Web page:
trapping errors in function call syntax

Discussion in 'Python' started by Avi Kak, Feb 13, 2006.

  1. Avi Kak

    Avi Kak Guest

    Hello:

    Suppose I write a function that I want to be called
    with ONLY keyword argumnts, how do I raise an
    exception should the function get called with
    what look like position-specfic arguments?

    Any help would be appreciated.

    Avi Kak
     
    Avi Kak, Feb 13, 2006
    #1
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  2. Something like this should do the trick:

    def f(*args, **kwargs):
    if args: raise TypeError, "Please use keyword arguments."
    ...

    -Carsten
     
    Carsten Haese, Feb 13, 2006
    #2
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  3. here's one way to do it:
    .... def myrealfunc(a=1, b=2, c=3):
    .... print a, b, c
    .... if args:
    .... raise TypeError("invalid call")
    .... return myrealfunc(**kw)
    ....Traceback (most recent call last):
    File "<stdin>", line 1, in ?
    1 2 3

    here's another one:
    .... if dummy is not None:
    .... raise TypeError("invalid call")
    .... print a, b, c

    (but this is easier to trick).

    hope this helps!

    </F>
     
    Fredrik Lundh, Feb 13, 2006
    #3
  4. While we're at it... Can someone point me to either an old post, or
    documentation about tuple expansion with * ? I recently saw it used
    and was shocked as i had no clue what it really did. I didn't know it
    could be used outside of function definitions.
     
    Andrew Gwozdziewycz, Feb 13, 2006
    #4
  5. Avi Kak

    Tim Hochberg Guest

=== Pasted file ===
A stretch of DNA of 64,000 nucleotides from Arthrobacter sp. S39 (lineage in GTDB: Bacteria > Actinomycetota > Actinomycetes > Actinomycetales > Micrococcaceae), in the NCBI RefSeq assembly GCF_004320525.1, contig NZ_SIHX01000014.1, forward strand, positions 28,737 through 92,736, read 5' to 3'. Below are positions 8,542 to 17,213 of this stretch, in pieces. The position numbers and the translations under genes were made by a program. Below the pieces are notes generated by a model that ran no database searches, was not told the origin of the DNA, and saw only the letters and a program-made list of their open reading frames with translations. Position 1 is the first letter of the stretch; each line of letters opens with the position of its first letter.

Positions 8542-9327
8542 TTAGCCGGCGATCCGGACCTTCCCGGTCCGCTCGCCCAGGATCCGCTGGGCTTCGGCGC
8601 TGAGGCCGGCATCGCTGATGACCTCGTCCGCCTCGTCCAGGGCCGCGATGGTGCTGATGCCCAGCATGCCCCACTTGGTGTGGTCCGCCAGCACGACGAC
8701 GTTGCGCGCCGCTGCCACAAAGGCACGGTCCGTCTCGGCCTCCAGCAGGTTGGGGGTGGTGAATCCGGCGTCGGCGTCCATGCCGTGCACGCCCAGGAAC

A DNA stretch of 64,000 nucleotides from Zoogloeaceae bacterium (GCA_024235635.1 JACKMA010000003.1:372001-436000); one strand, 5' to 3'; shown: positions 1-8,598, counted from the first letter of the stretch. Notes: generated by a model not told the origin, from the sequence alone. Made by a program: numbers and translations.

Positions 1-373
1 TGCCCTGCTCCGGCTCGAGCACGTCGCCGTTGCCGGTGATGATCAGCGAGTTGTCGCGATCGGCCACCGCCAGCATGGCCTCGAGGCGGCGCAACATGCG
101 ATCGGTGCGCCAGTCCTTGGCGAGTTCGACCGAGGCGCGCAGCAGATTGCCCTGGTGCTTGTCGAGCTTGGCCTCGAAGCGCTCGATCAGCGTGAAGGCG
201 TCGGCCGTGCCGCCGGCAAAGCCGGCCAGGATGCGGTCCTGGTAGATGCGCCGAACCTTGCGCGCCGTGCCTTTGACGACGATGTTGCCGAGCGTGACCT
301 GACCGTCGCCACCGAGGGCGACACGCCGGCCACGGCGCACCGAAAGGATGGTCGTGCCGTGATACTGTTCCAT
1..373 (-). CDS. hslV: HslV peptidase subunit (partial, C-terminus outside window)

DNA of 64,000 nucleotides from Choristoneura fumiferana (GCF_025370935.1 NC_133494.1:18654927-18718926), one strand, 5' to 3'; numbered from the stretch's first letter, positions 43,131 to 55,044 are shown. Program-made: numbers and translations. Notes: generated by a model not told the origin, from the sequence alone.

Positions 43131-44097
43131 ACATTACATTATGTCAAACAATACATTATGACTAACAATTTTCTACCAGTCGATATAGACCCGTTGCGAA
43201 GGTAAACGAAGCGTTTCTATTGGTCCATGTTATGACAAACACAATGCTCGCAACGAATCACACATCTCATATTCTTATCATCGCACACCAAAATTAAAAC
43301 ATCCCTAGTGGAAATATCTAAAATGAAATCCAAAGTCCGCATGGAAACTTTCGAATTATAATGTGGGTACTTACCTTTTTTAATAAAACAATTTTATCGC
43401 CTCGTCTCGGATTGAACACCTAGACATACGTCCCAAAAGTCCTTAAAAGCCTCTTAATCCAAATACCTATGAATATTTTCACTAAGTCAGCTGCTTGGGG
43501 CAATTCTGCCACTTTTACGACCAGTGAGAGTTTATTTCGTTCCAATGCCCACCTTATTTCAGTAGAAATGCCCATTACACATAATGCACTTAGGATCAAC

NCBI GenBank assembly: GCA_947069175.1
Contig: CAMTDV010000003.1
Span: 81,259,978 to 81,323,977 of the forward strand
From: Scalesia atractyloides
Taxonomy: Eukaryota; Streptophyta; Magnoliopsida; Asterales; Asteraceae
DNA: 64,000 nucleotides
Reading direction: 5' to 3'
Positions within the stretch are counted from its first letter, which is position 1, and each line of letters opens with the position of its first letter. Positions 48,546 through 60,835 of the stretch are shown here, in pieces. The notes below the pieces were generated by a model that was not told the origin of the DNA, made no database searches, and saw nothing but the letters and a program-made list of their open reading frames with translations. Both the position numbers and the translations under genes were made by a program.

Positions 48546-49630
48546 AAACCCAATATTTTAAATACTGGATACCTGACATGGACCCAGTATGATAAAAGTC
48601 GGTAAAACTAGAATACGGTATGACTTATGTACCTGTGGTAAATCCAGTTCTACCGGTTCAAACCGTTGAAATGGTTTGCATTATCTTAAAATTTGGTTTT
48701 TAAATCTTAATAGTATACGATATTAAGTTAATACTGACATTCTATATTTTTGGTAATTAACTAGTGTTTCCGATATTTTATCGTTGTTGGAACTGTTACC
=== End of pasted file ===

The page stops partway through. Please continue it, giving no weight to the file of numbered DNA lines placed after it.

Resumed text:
Say you want the signature to be foo(a, b, c) with no positional
    arguments allowed. You can do this:

    def foo(*args, **kwargs):
    a = kwargs.pop('a')
    b = kwargs.pop('b')
    c = kwargs.pop('c')
    if args or kwargs:
    raise TypeError("foo takes only keyword arguments: foo(a,b,c)")
    # ...


    Or something similar.

    -tim
     
    Tim Hochberg, Feb 13, 2006
    #5
  6. the reference page is here:

    http://docs.python.org/ref/calls.html

    </F>
     
    Fredrik Lundh, Feb 13, 2006
    #6
  7. Avi Kak

    Duncan Booth Guest

    If you aren't particular about the message then you can do without the args
    argument and just define it with **kw:
    def myrealfunc(a=1, b=2, c=3):
    print a, b, c
    return myrealfunc(**kw)


    Traceback (most recent call last):
    File "<pyshell#14>", line 1, in -toplevel-
    func(1)
    TypeError: func() takes exactly 0 arguments (1 given)
    and if you are particular about the message perhaps submitting a patch to
    generate a more appropriate message would be a good idea.
     
    Duncan Booth, Feb 13, 2006
    #7
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